Trust Fund Recovery Penalty
The Trust Fund Recovery Penalty is used by the IRS when an agent (a person or entity in charge of acting on behalf of another) collecting taxes on behalf of the IRS does not collect those taxes or fails to remit the tax collected the IRS. The most common example of this occurrence is for employers who are responsible for withholding income and payroll taxes from an employee paycheck, but do not remit the money withheld to the IRS, usually in the form of estimated tax deposits (and the filing of Form 941).
The purpose of the Trust Fund Recovery Penalty is to hold individuals liable for the portion of the taxes that an employer (usually a business) is obligated to withhold and remit to the IRS. Since we have due process in the United States, a fundamental constitutional right, the government or more specifically the IRS, must adhere to procedural and substantive law as to who and how this penalty is assessed. Like most things involving people, the facts and circumstances are at times very complicated, but other times very unclear. The law requires the IRS to assess the Trust Fund Recovery Penalty against individuals who are both responsible for collecting or paying the tax and who willfully fail to collect or pay the tax. However, the willful criteria may be substituted for reckless disregard, meaning that turning a blind eye may not be a defense or at least a strong one. Nevertheless, the IRS may end up pursing an individual who does not meet this criteria, but is not necessarily aware of the laws or his/her rights. The reason for this may be misinformation, mistake, or it could be because of a legal theory known as joint and several liability. Any and all individuals who meet the criteria for the Trust Fund Recovery Penalty of the employer entity that owes trust fund taxes (another term for taxes withheld or collected for the government, i.e. IRS) owes the liability jointly and severally. This means that if the IRS only has to collect against one individual for the balance due, even if there are several who fit the criteria of responsible and willful. This does not mean that an individual cannot seek a civil action against the other jointly responsible individuals, but the IRS will likely start with whoever has the deep pockets because the cost in efforts to go after multiple individuals instead of one is likely higher.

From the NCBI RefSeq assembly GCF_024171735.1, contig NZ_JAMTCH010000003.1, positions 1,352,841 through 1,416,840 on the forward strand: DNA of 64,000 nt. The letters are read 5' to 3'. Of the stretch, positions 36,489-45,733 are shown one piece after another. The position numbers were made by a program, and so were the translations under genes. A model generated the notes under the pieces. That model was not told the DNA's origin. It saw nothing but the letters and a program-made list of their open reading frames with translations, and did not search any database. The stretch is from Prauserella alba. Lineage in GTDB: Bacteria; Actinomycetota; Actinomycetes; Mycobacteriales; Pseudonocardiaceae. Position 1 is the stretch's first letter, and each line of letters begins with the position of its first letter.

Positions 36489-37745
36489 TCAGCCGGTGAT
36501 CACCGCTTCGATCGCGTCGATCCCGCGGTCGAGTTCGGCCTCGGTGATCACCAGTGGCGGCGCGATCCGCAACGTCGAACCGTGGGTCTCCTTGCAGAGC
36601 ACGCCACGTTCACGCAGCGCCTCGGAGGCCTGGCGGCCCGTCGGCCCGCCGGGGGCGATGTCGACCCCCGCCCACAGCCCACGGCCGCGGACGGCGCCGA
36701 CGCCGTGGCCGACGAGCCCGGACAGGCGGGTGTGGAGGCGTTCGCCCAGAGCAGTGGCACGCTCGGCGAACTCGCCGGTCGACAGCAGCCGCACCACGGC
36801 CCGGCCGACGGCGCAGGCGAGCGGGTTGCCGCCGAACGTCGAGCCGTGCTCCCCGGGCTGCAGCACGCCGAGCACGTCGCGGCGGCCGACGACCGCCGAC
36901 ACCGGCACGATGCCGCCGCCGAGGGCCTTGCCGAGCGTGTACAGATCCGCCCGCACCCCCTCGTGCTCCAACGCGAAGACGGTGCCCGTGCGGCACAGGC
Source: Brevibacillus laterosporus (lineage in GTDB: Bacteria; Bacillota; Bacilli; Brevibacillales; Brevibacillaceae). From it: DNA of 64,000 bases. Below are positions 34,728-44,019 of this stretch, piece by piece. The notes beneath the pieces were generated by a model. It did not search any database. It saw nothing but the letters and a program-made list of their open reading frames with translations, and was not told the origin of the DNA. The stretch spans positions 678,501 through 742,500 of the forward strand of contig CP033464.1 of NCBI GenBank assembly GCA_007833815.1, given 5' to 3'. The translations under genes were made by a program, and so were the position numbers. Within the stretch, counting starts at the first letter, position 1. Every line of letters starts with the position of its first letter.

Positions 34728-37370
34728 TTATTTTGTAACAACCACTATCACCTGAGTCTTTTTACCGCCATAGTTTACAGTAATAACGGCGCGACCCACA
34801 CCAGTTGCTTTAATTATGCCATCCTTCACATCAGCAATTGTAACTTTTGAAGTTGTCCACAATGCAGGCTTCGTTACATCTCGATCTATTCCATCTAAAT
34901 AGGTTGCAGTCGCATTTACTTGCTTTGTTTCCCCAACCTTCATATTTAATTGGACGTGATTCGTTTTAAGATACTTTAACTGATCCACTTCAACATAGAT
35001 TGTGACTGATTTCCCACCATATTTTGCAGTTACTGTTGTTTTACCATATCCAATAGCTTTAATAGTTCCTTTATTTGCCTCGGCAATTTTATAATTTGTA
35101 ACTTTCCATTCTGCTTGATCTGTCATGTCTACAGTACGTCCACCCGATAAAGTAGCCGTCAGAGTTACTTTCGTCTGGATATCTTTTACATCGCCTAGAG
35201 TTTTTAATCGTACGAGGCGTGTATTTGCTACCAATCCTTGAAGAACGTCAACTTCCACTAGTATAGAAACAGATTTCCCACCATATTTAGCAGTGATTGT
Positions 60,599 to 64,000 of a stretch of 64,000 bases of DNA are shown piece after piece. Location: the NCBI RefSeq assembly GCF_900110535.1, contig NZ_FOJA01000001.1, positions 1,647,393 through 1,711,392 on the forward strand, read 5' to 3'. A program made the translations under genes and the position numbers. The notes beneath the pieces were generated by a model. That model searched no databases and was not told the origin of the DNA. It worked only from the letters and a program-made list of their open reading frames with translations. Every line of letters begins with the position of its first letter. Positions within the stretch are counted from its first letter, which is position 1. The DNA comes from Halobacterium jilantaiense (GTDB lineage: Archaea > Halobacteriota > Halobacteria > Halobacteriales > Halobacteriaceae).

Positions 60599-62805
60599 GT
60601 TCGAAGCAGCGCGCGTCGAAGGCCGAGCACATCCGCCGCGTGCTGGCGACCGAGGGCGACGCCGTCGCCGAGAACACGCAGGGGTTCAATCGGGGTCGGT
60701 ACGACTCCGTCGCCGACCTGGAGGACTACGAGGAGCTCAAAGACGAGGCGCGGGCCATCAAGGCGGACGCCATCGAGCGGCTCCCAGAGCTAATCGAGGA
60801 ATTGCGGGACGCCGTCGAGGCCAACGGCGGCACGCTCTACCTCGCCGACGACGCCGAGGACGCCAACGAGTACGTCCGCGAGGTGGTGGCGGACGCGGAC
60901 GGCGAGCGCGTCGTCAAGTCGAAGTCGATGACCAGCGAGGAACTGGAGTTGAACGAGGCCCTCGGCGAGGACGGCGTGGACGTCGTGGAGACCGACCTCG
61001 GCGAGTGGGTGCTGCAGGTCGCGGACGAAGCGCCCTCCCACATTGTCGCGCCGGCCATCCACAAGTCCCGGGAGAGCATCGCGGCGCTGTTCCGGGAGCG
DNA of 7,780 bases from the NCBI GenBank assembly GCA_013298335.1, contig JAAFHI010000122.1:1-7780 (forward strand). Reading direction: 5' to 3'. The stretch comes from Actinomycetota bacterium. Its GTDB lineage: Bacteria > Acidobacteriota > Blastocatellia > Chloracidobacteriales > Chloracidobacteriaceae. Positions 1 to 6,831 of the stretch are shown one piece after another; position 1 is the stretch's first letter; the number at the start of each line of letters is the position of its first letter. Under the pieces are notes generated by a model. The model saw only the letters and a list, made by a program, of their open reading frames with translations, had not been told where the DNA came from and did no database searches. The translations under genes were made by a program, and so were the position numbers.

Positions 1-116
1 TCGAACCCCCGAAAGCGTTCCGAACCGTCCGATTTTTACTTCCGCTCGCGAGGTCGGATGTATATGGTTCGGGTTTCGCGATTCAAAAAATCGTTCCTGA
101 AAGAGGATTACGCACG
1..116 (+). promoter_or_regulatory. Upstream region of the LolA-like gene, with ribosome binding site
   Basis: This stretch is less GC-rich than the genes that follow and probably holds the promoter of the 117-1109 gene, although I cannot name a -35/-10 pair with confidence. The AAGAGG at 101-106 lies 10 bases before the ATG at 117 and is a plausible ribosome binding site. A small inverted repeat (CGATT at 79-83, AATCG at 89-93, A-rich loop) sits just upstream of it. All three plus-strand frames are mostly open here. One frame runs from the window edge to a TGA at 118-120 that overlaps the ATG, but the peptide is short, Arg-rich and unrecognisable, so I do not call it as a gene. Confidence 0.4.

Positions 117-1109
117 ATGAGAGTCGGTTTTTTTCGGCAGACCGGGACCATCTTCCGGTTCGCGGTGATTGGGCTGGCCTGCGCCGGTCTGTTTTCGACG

There are other circumstances where the penalty may be assessed against an individual, such as, the collection and remittance of excise taxes. While excise taxes may be less common, there is vast array of excise taxes and whether the tax should have been collected and remitted tends to get complicated for those seeking certain ventures without the assistance or guidance of a tax professional. An example is the collection of excise taxes on indoor tanning salon services, certain fuel purchases, heavy highway vehicle use tax, environmental taxes, certain imported products, communications tax, air transportation tax, manufacturer tax, retail tax on heavy trucks/trailers/tractors, ship passenger tax, and the list of exceptions may be even longer. Keep in mind the IRS will likely ask to conduct an interview and will be polite and friendly, but that doesn’t mean they won’t assess the penalty against you.